Saturday, April 20, 2013

Helping Young People Grow While Showing Them How to Grow Food

Normally, kids don't like to eat their vegetables. It's just not as much fun as hot dogs, hamburgers, fries and potato chips and ice cream. But let those kids "get dirty" and dig big holes in the ground and then plant seeds in the soil and watch those seeds sprout into carrots, tomatoes and peppers,  and their eyes light up. That was how youth in the Kentland Community reacted today when the Brothers of Gamma Pi kicked off spring with a "groundbreaking" event to demonstrate the concepts of gardening by helping youth plant their own garden. Over the next few weeks, the youth will check on and water their gardens and watch dirt turn to nutritious vegetables.

The youth are part of Que Kidz, a special ongoing monthly outreach and enrichment program for disadvantaged children sponsored by  Gamma Pi chapter. Sister4 Sister, a local social service organization also operating in the county, and Patuxent Nursery, jointly sponsored the April 20 groundbreaking with Gamma Pi. Coincidentally, it was timed with Earth Day which is April 22.

During today's program, the youth were able to out into practice what they have learned in recent months about gardening and healthy eating. Those lessons came to life and they were excited. They ripped open plastic bags of soil and poured the contents into planting sacks. They held tiny seeds in their hands. They dug holes and lowered the planting sacks into the ground and even dded a little water. It became "hands on." The weather was just right for gardening. It was a clear, sunny day with just a little breeze.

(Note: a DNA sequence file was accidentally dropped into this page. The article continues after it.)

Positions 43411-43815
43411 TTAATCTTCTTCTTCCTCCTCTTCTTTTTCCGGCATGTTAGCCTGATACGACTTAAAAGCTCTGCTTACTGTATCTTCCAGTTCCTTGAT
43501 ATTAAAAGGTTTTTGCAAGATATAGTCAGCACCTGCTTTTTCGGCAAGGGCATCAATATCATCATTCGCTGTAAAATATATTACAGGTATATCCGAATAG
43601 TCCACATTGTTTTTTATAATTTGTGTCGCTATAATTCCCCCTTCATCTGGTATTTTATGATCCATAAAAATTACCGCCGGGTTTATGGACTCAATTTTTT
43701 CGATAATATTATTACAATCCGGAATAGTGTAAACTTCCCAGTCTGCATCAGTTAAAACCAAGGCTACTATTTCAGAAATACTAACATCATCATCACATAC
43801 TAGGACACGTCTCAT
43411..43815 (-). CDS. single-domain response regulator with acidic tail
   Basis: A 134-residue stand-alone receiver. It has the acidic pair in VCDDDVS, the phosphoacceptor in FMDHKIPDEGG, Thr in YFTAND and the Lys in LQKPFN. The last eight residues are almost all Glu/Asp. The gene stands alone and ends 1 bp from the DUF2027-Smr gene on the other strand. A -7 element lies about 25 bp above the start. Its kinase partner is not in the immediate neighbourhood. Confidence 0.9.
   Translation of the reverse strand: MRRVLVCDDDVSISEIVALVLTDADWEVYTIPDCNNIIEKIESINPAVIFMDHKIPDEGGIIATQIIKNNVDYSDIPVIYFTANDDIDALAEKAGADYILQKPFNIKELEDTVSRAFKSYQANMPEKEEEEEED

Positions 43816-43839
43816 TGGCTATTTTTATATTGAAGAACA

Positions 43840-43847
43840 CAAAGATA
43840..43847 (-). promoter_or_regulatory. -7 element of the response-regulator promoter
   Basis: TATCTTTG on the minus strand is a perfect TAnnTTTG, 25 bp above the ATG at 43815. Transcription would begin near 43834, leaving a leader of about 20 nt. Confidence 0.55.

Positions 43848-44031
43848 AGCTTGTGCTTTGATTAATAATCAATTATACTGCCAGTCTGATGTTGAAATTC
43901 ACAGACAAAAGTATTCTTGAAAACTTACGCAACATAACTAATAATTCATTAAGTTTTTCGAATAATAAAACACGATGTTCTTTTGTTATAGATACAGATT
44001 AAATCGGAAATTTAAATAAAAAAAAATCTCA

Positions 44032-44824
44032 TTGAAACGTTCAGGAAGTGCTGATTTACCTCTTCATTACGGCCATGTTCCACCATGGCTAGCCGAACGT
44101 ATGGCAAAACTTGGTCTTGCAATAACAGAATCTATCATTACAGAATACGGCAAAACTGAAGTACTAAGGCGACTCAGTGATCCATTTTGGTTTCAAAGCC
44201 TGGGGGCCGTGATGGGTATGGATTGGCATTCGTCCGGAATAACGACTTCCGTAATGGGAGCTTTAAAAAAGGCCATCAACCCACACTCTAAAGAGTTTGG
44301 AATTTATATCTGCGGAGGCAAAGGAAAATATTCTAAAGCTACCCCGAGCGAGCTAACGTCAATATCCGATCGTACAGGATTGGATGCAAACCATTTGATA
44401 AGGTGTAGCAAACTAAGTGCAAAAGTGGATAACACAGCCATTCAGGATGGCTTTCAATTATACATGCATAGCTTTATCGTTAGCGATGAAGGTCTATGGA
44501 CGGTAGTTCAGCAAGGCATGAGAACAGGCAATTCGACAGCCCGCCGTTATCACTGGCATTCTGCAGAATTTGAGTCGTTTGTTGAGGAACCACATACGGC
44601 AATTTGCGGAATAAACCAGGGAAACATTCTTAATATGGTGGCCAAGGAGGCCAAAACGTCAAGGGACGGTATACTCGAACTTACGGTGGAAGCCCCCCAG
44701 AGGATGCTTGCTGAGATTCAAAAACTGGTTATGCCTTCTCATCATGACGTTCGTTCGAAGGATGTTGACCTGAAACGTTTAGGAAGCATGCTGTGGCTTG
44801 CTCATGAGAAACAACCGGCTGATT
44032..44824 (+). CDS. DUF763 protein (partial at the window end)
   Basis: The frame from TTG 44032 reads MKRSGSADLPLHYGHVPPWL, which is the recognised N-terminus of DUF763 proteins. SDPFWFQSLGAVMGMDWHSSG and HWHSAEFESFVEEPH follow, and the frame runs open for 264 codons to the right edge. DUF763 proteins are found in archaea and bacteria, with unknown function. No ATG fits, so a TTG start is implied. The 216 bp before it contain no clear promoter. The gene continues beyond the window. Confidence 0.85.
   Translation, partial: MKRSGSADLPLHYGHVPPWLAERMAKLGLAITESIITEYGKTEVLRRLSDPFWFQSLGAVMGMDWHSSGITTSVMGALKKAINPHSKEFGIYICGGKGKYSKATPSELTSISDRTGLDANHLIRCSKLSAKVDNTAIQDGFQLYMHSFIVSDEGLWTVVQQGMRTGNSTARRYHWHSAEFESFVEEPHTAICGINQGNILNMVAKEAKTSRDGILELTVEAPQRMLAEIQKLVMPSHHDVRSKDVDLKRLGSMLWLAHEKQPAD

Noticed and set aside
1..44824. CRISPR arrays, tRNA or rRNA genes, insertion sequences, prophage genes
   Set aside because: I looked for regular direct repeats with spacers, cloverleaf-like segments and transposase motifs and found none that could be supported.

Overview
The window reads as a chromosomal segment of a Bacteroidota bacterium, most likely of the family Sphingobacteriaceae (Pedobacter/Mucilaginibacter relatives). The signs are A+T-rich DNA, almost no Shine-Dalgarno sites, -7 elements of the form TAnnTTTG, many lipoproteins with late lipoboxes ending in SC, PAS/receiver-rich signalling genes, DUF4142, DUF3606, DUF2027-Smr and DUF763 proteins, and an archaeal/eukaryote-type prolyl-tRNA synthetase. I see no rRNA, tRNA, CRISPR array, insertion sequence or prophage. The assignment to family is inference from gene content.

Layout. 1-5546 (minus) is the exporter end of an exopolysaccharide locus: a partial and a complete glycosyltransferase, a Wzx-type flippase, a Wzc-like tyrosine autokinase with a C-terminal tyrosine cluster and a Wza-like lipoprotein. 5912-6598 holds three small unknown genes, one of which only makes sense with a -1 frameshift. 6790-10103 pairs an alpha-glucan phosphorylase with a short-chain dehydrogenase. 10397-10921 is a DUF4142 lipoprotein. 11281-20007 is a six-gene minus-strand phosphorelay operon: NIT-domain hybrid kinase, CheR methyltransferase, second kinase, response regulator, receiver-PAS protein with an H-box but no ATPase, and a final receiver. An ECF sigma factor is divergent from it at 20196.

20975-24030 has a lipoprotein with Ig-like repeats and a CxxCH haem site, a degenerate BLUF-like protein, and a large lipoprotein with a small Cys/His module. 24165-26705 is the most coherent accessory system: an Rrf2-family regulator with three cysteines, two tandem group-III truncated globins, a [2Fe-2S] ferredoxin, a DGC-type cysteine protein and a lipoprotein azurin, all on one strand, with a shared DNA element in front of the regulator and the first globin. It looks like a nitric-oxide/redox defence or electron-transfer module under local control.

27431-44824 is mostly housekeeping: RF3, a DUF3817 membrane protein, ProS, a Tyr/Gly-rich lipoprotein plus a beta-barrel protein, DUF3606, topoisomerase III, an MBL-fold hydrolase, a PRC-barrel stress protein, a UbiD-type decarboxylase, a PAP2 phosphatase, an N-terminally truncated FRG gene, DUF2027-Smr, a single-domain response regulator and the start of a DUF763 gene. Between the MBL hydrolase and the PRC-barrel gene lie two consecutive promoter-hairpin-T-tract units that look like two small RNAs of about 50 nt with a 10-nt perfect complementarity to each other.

The focus of QueKidz this year has been the importance of adding healthy foods and natural foods to the diet to maintain a healthy lifestyle. Along with that lesson, the children, ranging in age from 8 to 13, have been exposed to soil cultivation and where fruits and vegetables come from. Their parents may bring them home from Safeway and Gian and other markets, but they start out as seeds in the ground. A few weeks ago the youth were treated to an exciting field trip to the nearby  Patuxent Nursery.

“Many of the youths in this community have never seen or heard of a garden, and what we hope to accomplish with this project is not only to expose them to gardening, but to heighten their curiosity about things they don’t know about which keeps them yearning to learn,” said Brother Orlando McDowell, organizer of QueKidz and a member of Gamma Pi chapter. “Kentland kids generally do not have the same opportunities to get out and enjoy wholesome learning and enrichment activities on a Saturday morning as do kids in more prosperous communities.” The video segment above is one of several posted on Gamma Pi's YouTube channel.

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